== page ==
Left: Figure 3. Two arms agitator built in one single piece, achieving efficient mixing
by differential velocities.
Above: Figure 4. Lab scale filter dryer vessel in stainless steel or glass for simulation
studies prior to scaling-up.
directly heating the product and usually only accounts for 5% of the heat
transfer. Other units have direct base heating, where the filter media sits
directly on a woven mesh that sits directly on the heated base, and can
supply up to 25% of the heat transfer [see Figure 2]. This leaves the sidewalls that are in direct contact with the cake to make up for the other 25
to 40% of the heat transfer. In order to eliminate any condensation of the
evaporated solvent from dripping back into the product during drying,
the rest of the vessel wall and dished-top need to be heated.
Drying in any equipment can cause problems of product caking
and product balling. To avoid product drying too quickly on the
filter media or sidewalls and caking up, it is important have a dryer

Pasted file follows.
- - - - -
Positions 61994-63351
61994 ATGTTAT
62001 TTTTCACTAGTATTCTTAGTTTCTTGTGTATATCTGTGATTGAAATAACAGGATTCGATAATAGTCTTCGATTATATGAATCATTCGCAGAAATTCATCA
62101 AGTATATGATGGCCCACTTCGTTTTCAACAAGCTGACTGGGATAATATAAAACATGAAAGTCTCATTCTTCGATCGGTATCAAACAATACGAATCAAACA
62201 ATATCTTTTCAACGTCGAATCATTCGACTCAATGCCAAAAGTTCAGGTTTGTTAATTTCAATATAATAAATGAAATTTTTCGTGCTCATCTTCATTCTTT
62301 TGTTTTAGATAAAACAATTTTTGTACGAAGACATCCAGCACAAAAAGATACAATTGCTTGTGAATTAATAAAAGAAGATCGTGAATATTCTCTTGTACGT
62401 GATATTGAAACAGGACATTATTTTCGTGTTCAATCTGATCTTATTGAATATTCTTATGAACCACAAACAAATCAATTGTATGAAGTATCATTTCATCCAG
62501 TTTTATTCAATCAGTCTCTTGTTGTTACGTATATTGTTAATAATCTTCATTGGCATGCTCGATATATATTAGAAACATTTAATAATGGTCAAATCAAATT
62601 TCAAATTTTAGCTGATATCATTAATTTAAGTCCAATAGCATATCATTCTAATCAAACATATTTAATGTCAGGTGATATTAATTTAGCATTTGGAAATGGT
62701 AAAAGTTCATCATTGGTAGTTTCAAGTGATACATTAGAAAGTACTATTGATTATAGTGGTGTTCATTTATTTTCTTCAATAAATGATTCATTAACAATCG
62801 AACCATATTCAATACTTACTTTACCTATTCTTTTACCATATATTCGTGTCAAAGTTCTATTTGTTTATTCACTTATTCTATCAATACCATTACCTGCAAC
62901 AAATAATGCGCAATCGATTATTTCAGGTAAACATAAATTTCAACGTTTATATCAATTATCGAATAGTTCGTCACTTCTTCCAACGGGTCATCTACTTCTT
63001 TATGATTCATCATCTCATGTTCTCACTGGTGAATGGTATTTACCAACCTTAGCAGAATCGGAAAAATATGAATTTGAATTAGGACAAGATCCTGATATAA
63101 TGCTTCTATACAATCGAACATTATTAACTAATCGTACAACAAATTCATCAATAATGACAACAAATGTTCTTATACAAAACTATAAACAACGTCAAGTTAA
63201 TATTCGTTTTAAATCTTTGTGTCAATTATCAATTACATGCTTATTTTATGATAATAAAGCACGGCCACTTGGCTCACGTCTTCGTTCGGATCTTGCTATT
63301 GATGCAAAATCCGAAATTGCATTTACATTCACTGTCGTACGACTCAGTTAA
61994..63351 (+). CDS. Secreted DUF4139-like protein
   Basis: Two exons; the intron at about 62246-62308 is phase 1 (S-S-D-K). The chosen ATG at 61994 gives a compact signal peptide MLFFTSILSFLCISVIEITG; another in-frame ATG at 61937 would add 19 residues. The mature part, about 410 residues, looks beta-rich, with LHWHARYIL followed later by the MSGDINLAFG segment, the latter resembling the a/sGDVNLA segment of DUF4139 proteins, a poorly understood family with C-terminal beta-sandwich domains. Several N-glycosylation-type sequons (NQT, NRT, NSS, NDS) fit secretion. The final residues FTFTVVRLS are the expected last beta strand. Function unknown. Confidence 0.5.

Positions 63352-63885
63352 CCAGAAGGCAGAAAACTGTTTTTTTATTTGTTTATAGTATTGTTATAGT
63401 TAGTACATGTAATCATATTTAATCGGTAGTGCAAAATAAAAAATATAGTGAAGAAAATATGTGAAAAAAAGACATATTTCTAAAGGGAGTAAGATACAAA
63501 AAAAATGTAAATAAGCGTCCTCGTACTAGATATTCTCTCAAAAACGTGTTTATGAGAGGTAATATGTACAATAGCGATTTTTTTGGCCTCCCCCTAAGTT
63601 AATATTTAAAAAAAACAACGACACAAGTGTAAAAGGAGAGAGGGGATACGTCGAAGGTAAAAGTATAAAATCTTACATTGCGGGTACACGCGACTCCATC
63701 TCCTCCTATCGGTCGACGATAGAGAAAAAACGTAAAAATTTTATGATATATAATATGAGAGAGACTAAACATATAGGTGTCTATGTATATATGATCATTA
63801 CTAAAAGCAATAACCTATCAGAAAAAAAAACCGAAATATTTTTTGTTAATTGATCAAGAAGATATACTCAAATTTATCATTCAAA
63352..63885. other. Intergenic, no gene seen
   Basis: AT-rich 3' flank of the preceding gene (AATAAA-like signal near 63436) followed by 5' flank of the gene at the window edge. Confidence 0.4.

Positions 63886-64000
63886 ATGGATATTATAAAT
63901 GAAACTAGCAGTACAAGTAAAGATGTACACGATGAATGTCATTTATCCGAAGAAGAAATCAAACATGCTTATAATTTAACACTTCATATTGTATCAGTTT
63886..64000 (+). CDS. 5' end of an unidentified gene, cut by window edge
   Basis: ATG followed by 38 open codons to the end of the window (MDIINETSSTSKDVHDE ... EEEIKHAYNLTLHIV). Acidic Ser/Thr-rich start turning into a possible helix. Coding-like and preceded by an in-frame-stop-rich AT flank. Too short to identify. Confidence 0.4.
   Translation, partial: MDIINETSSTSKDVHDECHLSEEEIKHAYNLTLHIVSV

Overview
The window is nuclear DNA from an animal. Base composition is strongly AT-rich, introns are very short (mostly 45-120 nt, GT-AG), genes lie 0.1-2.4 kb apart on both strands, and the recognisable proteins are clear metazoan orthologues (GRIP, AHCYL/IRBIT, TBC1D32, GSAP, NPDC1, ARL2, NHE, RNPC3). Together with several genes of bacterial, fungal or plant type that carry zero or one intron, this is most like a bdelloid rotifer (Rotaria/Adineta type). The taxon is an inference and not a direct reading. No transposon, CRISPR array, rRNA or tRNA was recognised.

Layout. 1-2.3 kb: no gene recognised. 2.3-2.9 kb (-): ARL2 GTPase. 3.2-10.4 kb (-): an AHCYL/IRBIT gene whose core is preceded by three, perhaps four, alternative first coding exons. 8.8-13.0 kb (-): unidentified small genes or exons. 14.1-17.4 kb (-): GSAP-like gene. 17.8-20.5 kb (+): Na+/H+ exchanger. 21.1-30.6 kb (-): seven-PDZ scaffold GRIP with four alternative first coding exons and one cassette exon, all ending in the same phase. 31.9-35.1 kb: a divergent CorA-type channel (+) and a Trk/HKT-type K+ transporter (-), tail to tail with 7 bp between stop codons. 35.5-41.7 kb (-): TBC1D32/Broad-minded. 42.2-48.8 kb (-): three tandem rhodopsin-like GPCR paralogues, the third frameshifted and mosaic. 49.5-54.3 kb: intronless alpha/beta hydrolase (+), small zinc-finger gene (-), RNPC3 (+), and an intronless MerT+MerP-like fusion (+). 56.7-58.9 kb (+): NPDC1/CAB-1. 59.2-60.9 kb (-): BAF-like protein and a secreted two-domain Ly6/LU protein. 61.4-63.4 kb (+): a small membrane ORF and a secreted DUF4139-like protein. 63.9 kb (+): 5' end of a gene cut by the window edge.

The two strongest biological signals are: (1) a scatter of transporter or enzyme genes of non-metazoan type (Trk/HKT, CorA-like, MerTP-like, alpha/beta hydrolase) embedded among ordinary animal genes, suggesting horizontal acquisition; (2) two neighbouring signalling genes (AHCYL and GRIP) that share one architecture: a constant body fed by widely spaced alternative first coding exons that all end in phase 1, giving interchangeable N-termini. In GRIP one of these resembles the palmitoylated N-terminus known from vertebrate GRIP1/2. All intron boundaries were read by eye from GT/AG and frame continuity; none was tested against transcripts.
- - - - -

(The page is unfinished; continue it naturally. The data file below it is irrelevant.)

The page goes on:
as a wet cake, as a reslurry, and as a dissolved product, which are very
useful especially if the product is an intermediate. The heat transfer
area of the dryer is one of the most important factors in product drying.
The heat transfer area can be divided into 3 basic parts: the filter base,
the vessel sidewall and dished-top, and the heated agitator. The heat
transfer media is usually applied to the base, sidewall and dished-top
either through a half pipe or a jacket. The jacket with internal baffling is
the best overall distribution of the heating media. The agitator is, by far,
the most active heat transfer surface of the dryer, accounting for more
than 50% of the heat used for drying. The second most depends on the
type of dryer. Some filters have a few centimeter gap of air between the
heated base and the filter media. This air gap will isolate the heat from
Figure 5. Full range of ANFD for each product development stage for optimum technology transfer.